Analysis: Muslim Brothers victory all but assured

The Brotherhood’s message, its readily accessible lexicon of piety and justice, resonates with ordinary Egyptians.

By OREN KESSLER
November 28, 2011 06:44
4 minute read.
Man holds Palestinian and Egyptian flags at Cairo

Man holds Palestinian and Egyptian flags at Cairo rally 311. (photo credit: REUTERS)

The worst fears about the Arab revolts appear to be coming true – in each and every Arab state that experienced a large-scale popular uprising, Islamists are on the ascendant.

Initial results from Morocco show the Justice and Development Party is set to win parliamentary elections, Ennahda already dominates the governing coalition in relatively secular Tunisia, Syria’s opposition is predominantly Islamist, and in Libya, the chairman of the National Transitional Council sports a pronounced “prayer bump” on his forehead.

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So, too, in Egypt, the Arab world’s most populous and influential state and a bellwether of the region’s broader currents.

There, all signs point to the Muslim Brotherhood – the godfather of all Islamist movements and Egypt’s best-organized institution – as poised to emerge easily as the biggest winner from Monday’s parliamentary vote.

Egypt remains a largely poor, underdeveloped country where three in 10 people are illiterate and four in 10 live on less than $2 a day.

The Brotherhood’s message, its readily accessible lexicon of piety and justice, resonates with ordinary Egyptians unfamiliar with the intricacies of the democratic process and plethora of parties that have sprung up in the post-Hosni Mubarak era.

Egypt is also a deeply conservative society. A Pew Research Center poll conducted in April found 60 percent of Egyptians said the country’s “laws should strictly follow the teachings” of the Koran. In results that were shocking to many in the West, 82% said adulterers should be stoned, 84% said people who leave Islam should face the death penalty and 77% said thieves should be flogged or have their hands cut off.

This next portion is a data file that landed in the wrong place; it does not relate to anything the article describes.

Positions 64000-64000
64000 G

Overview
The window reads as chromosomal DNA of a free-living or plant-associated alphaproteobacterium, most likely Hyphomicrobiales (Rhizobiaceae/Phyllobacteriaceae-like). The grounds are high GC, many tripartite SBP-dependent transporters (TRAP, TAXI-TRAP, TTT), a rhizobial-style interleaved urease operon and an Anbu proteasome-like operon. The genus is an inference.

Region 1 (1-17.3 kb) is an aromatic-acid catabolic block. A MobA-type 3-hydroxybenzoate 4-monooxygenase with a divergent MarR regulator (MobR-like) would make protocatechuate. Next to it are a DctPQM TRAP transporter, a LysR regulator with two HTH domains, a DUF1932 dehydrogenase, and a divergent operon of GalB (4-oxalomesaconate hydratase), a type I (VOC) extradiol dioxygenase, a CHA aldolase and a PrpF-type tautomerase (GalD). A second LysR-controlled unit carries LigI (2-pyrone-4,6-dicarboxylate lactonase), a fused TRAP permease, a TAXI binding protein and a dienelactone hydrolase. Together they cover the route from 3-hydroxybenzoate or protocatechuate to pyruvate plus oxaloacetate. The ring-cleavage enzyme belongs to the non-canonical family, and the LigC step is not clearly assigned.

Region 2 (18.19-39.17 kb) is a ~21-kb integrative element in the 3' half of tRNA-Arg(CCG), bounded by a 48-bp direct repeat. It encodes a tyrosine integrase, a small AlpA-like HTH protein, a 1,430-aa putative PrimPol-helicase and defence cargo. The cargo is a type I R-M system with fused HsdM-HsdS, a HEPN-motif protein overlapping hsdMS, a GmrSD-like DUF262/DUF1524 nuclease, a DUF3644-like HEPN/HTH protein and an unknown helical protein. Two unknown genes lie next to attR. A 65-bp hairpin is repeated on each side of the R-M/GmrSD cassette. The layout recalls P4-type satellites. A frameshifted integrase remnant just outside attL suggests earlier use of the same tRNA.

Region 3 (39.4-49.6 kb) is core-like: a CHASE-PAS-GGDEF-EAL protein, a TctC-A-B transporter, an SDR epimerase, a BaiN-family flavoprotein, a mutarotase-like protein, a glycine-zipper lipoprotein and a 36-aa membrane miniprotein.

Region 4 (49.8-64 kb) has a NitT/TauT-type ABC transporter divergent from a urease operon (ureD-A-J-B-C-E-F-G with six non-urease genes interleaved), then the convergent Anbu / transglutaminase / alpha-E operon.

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In a society as conservative as Egypt’s, Islamism and Shari’a are not dirty words. The Pew poll found that 75% of respondents had a positive view of the Brotherhood, though, somewhat paradoxically, only 17% said the movement should lead the government.

In parliamentary elections held in 2005, after Mubarak succumbed to US pressure and held freer (though not totally transparent) elections, Brotherhood-linked candidates took 20% of the seats – having contested only a third of available posts.

This time around, the Brotherhood – via its newly inaugurated Freedom and Justice Party – is contesting half the parliamentary seats, and its leaders have predicted it will take roughly 30% of the vote on Monday.

Virtually all credible pollsters predict the Brotherhood will take control of at least a plurality, if not a majority, of parliamentary mandates.

A survey in September by the pan-Arab newspaper Asharq Alawsat found that 35% of Egyptians supported the Brotherhood and 21% opposed it.

Last week, an informal poll on Facebook found 38% in support of the Brotherhood, and a further 12% favoring Al-Nour, a party adhering to a radical form of Salafi Islam that makes the Brotherhood look moderate by comparison.

Shadi Hamid, director of research at the Brookings Doha Center, estimated that the Brotherhood would dominate the election whatever the voter turnout, likely winning between 35% and 50% of the votes.

“If there is lower turnout, that puts the Muslim Brotherhood in at least a slightly stronger position because they can guarantee their own internal turnout,” he told Reuters. “They may even benefit from higher turnout, where a lot of ordinary Egyptians are going to the polls saying, ‘We don’t know who to vote for, but we’ve heard about the Muslim Brotherhood.’” A US-based Egyptian reform activist said smaller liberal parties simply couldn’t compete with the Brotherhood’s deep wellspring of support networks.

“The Brotherhood is well-organized and can mobilize activists and sympathizers in a way that liberal parties cannot, because they’re still new,” he said on condition of anonymity for fear of reprisal from the ruling military council.

The activist said he was also concerned elections wouldn’t be held fairly.

“When they had a referendum in March, areas with [less] Islamist representation had fewer polling stations,” he said. “In Upper Egypt, some Coptic villages didn’t have polling stations at all.

You don’t need to rig the ballot boxes. Gerrymandering and placement of the polling stations can influence the results in themselves.”

Kurt Werthmuller, a research fellow at the Hudson Institute in Washington, said the question was not whether the Brotherhood would emerge as Monday’s biggest winner, but only by how much.

“It’s a matter of how much they will win,” he said. “The question is how much will they take in parliamentary elections, and what their coalition will look like.”

He added that at the moment, he was not optimistic.

“In the big picture, there is a potential for small parties to have some kind of popularity.

The problem now is that they’re so fragmented,” he said. “I don’t think we’ll see either house of the Egyptian parliament 100% dominated by Islamists, but they’ll certainly have the upper hand.”


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